Posted by: Omar C. Garcia | January 21, 2013

In The Direction Of

Houston, Texas en route to Amman, Jordan

Even a cursory study of the life of Jesus will reveal that He moved toward people in need. I like the word “toward” because it means “in the direction of.” For example, lepers were perhaps the most feared individuals in Jesus’ day — disfigured outcasts banished to a life of loneliness and desperation. Lepers had to announce their comings and goings in order to warn others to clear the way. In other words, so that others would have plenty of time to “move away from” them.

The presence of a leper always produced more than a little fear and anxiety. Jesus however, was not afraid. He did what others must have considered totally absurd. He moved in the direction of lepers. Mark (1:40-45) records an occasion when Jesus reached out His hand and touched and healed a leper. In his book “Dirty God: Jesus in the Trenches,” author Johnnie Moore points out that touching others is a sign of intimacy. “It is a bridge not just from a hand to a shoulder,” he writes, “but also from a heart to a heart.”

There are many other examples in the Gospels of Jesus moving in the direction of those in need. Whether it was a woman at a well, a despised tax-collector in a tree, an adulteress being dragged through the streets by her accusers, or a widow at the funeral of her only son, Jesus did not shy away from messy or painful situations. Instead, He moved in the direction of people tangled up in webs of sin, imprisoned behind bars of hopelessness, and struggling beneath the weight of heavy burdens. Grace and compassion moved Jesus in their direction.

I have been thinking much about Jesus as my team and I travel to Jordan to walk slowly among Syrian refugees — people who have been forced to flee their native land because of a bloody civil conflict that has claimed tens of thousands of lives. I first visited with Syrian refugees when I was in Jordan last April. Their stories of suffering the loss of multiple family members at the hands of their own government troubled me and kept me up at night. Since that time, I have longed to return to them — to move in their direction in order to offer practical assistance along with the hope that Jesus still offers to the disenfranchised and the desperate.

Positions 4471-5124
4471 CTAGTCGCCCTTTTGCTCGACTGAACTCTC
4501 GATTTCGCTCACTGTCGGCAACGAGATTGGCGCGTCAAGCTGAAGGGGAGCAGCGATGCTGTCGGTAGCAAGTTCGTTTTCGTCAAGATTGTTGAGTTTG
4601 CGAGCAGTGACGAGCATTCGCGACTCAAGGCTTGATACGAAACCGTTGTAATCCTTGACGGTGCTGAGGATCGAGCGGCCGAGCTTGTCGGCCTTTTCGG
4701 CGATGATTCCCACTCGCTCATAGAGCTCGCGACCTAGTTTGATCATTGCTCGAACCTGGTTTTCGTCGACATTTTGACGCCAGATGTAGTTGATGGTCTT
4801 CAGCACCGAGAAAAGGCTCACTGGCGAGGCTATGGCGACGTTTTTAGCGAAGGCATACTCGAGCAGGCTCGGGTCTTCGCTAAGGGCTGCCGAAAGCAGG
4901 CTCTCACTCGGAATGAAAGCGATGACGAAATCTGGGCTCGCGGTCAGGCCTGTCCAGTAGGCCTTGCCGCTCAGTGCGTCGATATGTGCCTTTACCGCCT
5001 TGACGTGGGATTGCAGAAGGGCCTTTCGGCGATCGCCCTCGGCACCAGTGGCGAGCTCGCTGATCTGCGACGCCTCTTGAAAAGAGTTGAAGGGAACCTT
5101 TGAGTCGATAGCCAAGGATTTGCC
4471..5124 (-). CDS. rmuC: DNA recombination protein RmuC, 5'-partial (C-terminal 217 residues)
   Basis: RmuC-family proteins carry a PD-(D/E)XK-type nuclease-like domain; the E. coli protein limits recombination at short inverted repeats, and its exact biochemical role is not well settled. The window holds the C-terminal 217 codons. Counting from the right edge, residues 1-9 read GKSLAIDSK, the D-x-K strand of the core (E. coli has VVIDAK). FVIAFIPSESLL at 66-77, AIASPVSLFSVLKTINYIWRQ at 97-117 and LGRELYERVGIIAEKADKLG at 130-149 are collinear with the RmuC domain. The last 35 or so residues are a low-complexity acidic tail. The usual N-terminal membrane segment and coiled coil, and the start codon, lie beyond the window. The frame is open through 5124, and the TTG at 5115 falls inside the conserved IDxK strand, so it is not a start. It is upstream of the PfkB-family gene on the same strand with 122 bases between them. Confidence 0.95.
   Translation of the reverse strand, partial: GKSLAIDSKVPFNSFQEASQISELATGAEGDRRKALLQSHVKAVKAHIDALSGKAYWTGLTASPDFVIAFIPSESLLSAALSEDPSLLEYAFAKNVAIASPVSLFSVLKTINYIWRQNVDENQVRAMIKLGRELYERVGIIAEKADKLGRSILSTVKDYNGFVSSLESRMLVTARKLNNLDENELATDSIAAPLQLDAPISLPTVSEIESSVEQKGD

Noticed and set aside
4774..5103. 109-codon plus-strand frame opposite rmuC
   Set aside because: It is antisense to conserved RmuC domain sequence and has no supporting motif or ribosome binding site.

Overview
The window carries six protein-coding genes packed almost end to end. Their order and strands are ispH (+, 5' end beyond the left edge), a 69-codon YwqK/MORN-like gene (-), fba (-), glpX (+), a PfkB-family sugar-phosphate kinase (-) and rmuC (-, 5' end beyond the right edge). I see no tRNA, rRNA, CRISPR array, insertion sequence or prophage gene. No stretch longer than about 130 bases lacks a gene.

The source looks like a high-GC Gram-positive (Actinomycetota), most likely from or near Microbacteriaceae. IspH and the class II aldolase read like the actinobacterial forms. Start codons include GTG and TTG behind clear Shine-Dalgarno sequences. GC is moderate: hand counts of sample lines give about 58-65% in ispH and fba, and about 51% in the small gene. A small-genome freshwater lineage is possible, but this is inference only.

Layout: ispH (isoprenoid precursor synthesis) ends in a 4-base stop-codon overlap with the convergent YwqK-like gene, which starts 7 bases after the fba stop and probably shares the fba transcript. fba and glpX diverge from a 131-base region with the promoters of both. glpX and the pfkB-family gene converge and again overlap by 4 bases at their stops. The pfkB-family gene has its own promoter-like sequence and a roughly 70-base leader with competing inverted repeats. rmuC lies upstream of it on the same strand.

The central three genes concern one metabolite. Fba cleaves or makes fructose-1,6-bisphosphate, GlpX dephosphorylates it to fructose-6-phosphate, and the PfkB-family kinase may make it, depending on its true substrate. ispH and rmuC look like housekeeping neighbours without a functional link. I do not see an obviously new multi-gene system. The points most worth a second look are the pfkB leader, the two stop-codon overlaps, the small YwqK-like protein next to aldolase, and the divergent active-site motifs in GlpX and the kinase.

If we want to become more like Jesus, then we must learn to consistently move in the direction of those in need. We must close the distance between ourselves and those who, like the lepers of Jesus’ day, are longing for the kind of touch that will build a bridge from heart to heart. Demonstrating grace and kindness is one way to show people in need that God loves them, believes in them, and has not forgotten them. But in order for people in need to experience the benefits of grace we must move in their direction, slow down, look into their eyes, listen to their stories, and do what Jesus would do.

What about you? Wherever you are headed today, ask God to help you to be sensitive to the people He puts in your way. Ask Him to help you to see them clearly and to listen carefully to what they are saying. And if you discover someone in need or who is hurting, then move in their direction and offer them the healing balm of grace in the name of Jesus who was full of grace and truth. I am thankful that Jesus willingly made Himself of no reputation, took the form of a servant, and moved in my direction (Phil. 2:7). For me, it has made all the difference.


  1. What a great message this is Omar. This is such a beautiful way of explaining how we need to be like Jesus!

    Have a safe trip and God Bless You!


    • Thanks, Chad. Greetings from Jordan. Just visited with several Syrian refugees and listened to heartbreaking stories. Thanks for your prayers for these families.

  2. […] In The Direction Of ( […]

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